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What to do when blood test results are not quite “normal”
About the Author
Heidi Godman, Executive Editor, Harvard Health Letter
As a service to our readers, Harvard Health Publishing provides access to our library of archived content. Please note the date of last review or update on all articles.
No content on this site, regardless of date, should ever be used as a substitute for direct medical advice from your doctor or other qualified clinician.
NO tests are needed until there are severe symptoms; and even then they better be without another reason for it. Even then, many are as useless as a child playing around on a wheelchair just because it’s near them; such as CRP, ESR, TSH,
etc. ALL these blood tests reference ranges are based upon other people’s blood tests results and therefore you’re not a individual patient. Even with symptoms, but ‘normal’ results, a person doesn’t need monitoring any longer. People are lab tests results, not an individual. According to every doctor/NP I’ve been to for the past several years for symptoms, except for my dermatologist.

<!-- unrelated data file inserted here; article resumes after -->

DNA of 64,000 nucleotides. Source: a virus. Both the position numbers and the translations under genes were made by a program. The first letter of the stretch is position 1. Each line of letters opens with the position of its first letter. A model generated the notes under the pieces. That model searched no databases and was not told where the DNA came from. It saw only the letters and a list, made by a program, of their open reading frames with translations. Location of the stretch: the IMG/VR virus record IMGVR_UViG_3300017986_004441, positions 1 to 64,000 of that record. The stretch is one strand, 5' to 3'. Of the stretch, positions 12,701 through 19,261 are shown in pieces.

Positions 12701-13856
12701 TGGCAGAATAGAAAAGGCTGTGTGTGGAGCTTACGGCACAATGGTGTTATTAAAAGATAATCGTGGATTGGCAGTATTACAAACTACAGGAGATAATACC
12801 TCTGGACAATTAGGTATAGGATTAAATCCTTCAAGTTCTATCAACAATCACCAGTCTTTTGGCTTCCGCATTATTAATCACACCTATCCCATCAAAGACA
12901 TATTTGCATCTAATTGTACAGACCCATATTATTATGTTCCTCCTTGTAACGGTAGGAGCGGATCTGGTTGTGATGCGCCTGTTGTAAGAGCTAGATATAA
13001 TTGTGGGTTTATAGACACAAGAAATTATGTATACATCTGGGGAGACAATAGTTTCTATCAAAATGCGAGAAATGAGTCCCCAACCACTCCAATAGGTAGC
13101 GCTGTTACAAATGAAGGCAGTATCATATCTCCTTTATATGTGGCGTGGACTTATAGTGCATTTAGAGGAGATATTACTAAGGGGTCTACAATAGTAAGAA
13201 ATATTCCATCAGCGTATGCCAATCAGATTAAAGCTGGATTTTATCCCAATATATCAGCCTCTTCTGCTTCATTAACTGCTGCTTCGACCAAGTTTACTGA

What can cause a hemoglobin of only around 8.6?
This is a great quality article. You make sense out of what I consider to be confusing information. Your thoughts have given me pause to ponder and rethink my own.
why blood test result important for us?
It would be nice if Medicare would pay for a full panel blood test each year. I’ve just turned Medicare age and learning that quality of services are restricted if you don’t have any health issues. But how will you know when things are going awry if you can’t have a physical every year with a complete blood work up.
It would be useful to have a glossary of the typical tests that is written with this level of description.
A very informative article. Very useful for all. Usually people panic when there is a slight change from the normal range. As you said it may depend on the laboratory. Thanks for the share.
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